Camel Polo In Rajasthan
It was in 1889. Prime Minister of Jodhpur Sir Partap Singh invited Bengal Lancers to raise the Jodhpur Lancers. Polo was introduced to Jodhpur in its current modern form. Three years later Jodhpur raised its Polo Team. which won many accolades home and abroad. In 1897, when Sir Pratap traveled to London for Queen Victoria’s Diamond Jubilee. he took his polo team along, amongst the very first Indian teams to travel abroad. and for that matter, foreign teams to invade England and create history.
The Jaipur Royals were a formidable polo-playing family. The last Maharaja of the state literally died with his spurs on a polo field. They drew international publicity for India. The sport has remained one of the most prominent in the elite social circuit.
150 meters in length by 100 meters in width for seniors and juniors.
120 meters in length by 80 meters in width for sub-junior and women
Goal posts 4 meters apart, 2.5 meters in height and 1.5 meters in width.
Camels are accompanied by their riders who sport brightly colored safa, representing the two teams.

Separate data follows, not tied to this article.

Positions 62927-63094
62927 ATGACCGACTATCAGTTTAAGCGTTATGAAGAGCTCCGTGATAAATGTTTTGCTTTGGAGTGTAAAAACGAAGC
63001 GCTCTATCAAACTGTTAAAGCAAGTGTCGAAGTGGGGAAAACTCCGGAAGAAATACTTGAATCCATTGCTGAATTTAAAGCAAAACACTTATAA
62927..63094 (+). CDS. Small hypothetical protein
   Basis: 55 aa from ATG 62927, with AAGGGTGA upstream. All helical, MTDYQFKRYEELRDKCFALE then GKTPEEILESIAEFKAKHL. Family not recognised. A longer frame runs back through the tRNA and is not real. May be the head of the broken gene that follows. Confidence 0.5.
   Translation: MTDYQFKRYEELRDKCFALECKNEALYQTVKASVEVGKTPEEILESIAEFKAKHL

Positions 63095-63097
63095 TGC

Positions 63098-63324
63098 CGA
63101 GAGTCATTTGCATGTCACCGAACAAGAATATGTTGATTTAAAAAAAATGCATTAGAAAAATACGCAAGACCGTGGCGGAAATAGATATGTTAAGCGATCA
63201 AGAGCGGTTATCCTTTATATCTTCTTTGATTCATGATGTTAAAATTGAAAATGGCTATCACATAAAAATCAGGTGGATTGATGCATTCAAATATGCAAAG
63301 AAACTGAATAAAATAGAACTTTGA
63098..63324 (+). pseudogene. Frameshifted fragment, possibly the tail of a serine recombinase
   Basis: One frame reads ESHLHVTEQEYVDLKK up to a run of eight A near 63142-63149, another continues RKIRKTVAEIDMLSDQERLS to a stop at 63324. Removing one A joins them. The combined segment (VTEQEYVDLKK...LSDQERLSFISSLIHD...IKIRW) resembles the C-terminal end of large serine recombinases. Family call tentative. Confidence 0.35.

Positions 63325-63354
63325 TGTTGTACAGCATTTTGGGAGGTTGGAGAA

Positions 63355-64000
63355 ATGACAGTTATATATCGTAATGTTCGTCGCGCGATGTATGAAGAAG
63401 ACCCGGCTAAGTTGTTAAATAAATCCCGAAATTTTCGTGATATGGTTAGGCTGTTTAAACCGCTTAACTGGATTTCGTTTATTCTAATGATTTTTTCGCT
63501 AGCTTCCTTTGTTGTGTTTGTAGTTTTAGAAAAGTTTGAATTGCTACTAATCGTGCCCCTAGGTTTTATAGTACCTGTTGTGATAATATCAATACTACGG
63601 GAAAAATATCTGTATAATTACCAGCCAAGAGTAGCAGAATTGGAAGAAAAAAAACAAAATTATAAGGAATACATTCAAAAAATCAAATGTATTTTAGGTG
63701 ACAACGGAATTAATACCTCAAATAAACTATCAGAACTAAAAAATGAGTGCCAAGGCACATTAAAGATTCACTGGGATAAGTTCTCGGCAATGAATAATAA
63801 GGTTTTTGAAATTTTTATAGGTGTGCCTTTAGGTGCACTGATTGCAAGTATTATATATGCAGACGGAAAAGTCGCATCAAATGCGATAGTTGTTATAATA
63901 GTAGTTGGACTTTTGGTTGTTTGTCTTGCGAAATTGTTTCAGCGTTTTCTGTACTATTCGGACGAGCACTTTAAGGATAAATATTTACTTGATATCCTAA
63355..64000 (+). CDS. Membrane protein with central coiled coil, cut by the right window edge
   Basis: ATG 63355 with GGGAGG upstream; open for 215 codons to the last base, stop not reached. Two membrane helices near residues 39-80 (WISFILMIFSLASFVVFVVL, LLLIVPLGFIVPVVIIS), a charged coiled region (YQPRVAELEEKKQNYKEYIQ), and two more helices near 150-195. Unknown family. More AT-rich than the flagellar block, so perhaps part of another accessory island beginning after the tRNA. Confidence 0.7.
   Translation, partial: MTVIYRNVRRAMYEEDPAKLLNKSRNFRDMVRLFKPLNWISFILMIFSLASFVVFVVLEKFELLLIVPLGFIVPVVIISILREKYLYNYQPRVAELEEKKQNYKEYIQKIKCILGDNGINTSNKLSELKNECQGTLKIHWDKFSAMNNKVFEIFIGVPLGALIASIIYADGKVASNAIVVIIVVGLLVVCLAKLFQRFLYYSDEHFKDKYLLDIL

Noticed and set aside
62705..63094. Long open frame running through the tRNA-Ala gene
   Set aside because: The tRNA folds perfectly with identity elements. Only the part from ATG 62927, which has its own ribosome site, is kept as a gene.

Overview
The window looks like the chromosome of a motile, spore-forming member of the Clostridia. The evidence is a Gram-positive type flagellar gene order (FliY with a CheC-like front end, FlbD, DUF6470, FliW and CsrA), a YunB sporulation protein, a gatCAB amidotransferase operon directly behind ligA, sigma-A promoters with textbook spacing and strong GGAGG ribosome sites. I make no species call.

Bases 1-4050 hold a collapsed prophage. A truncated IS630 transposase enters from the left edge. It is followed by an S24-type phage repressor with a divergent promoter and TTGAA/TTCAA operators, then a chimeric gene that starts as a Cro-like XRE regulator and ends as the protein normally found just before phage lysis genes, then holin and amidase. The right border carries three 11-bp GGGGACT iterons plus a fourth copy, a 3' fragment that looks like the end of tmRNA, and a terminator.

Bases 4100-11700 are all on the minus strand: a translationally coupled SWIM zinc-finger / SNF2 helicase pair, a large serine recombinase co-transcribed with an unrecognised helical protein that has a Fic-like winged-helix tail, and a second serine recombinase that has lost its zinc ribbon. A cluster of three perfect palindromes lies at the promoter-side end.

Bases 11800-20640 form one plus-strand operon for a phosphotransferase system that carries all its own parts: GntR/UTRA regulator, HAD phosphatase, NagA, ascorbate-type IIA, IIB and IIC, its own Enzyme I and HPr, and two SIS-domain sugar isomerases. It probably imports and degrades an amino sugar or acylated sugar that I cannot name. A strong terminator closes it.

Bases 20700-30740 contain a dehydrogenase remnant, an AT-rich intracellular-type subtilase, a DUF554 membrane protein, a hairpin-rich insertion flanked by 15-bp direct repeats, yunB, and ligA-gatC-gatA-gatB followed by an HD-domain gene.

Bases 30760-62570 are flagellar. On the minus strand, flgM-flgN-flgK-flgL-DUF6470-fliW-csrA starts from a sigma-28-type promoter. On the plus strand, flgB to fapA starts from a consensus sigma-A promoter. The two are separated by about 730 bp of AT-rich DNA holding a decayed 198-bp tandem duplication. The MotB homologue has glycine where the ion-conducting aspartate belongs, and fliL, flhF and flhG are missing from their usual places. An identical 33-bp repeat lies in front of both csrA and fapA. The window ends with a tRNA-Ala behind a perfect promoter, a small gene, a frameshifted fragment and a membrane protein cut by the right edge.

The Game is best enjoyed with three camels to the team and one for the umpire.
The game begins with a throw-in from the center of the field.
A player is permitted to take only three taps.
Hooking of sticks is not allowed.
When the ball goes over the sideline. The team that did not strikes, has a hit-in from where the ball went out.
Penalty hits are to be taken from 20 yards from the goal line. In a penalty, the opposition camels must be 15 yards away.
Teams change ends only after each “Chukker”.
Ladies may use two hands to strike the ball, men only one hand.
No camel may lie down between the goal posts.
The decision of umpire is final.
Some Interesting Terms
Chukker: One round of seven minutes.
Mallet: The polo stick made of cane with a wooden head. Its average length is between 72″ – 90″. Depending upon your camel’s height.
Safas: Helmet was worn by the rider, which represents the two teams. Essentially these are in two different colors.
Kamar Bandh: A cloth belt is worn around the waist, by the rider.